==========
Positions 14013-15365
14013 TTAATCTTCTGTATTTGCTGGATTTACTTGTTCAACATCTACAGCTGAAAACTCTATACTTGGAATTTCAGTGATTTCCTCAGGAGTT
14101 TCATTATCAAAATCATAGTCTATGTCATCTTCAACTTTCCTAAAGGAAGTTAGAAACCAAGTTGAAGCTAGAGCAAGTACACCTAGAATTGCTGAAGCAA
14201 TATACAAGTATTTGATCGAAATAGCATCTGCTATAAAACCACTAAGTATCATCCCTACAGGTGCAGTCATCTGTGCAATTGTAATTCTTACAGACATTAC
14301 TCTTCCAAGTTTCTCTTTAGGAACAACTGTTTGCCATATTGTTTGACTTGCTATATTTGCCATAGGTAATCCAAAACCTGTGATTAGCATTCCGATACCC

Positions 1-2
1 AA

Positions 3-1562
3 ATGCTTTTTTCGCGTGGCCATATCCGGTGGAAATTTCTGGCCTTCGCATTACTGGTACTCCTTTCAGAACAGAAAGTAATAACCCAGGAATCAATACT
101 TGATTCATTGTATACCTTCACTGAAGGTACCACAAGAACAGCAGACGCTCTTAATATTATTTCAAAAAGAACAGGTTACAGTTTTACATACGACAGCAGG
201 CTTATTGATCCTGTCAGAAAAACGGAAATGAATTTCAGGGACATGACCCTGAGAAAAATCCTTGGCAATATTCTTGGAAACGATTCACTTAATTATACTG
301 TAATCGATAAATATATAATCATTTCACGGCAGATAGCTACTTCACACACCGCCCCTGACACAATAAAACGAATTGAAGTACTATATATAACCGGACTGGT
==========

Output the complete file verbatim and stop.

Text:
Positions 14013-15365
14013 TTAATCTTCTGTATTTGCTGGATTTACTTGTTCAACATCTACAGCTGAAAACTCTATACTTGGAATTTCAGTGATTTCCTCAGGAGTT
14101 TCATTATCAAAATCATAGTCTATGTCATCTTCAACTTTCCTAAAGGAAGTTAGAAACCAAGTTGAAGCTAGAGCAAGTACACCTAGAATTGCTGAAGCAA
14201 TATACAAGTATTTGATCGAAATAGCATCTGCTATAAAACCACTAAGTATCATCCCTACAGGTGCAGTCATCTGTGCAATTGTAATTCTTACAGACATTAC
14301 TCTTCCAAGTTTCTCTTTAGGAACAACTGTTTGCCATATTGTTTGACTTGCTATATTTGCCATAGGTAATCCAAAACCTGTGATTAGCATTCCGATACCC

Positions 1-2
1 AA

Positions 3-1562
3 ATGCTTTTTTCGCGTGGCCATATCCGGTGGAAATTTCTGGCCTTCGCATTACTGGTACTCCTTTCAGAACAGAAAGTAATAACCCAGGAATCAATACT
101 TGATTCATTGTATACCTTCACTGAAGGTACCACAAGAACAGCAGACGCTCTTAATATTATTTCAAAAAGAACAGGTTACAGTTTTACATACGACAGCAGG
201 CTTATTGATCCTGTCAGAAAAACGGAAATGAATTTCAGGGACATGACCCTGAGAAAAATCCTTGGCAATATTCTTGGAAACGATTCACTTAATTATACTG
301 TAATCGATAAATATATAATCATTTCACGGCAGATAGCTACTTCACACACCGCCCCTGACACAATAAAACGAATTGAAGTACTATATATAACCGGACTGGT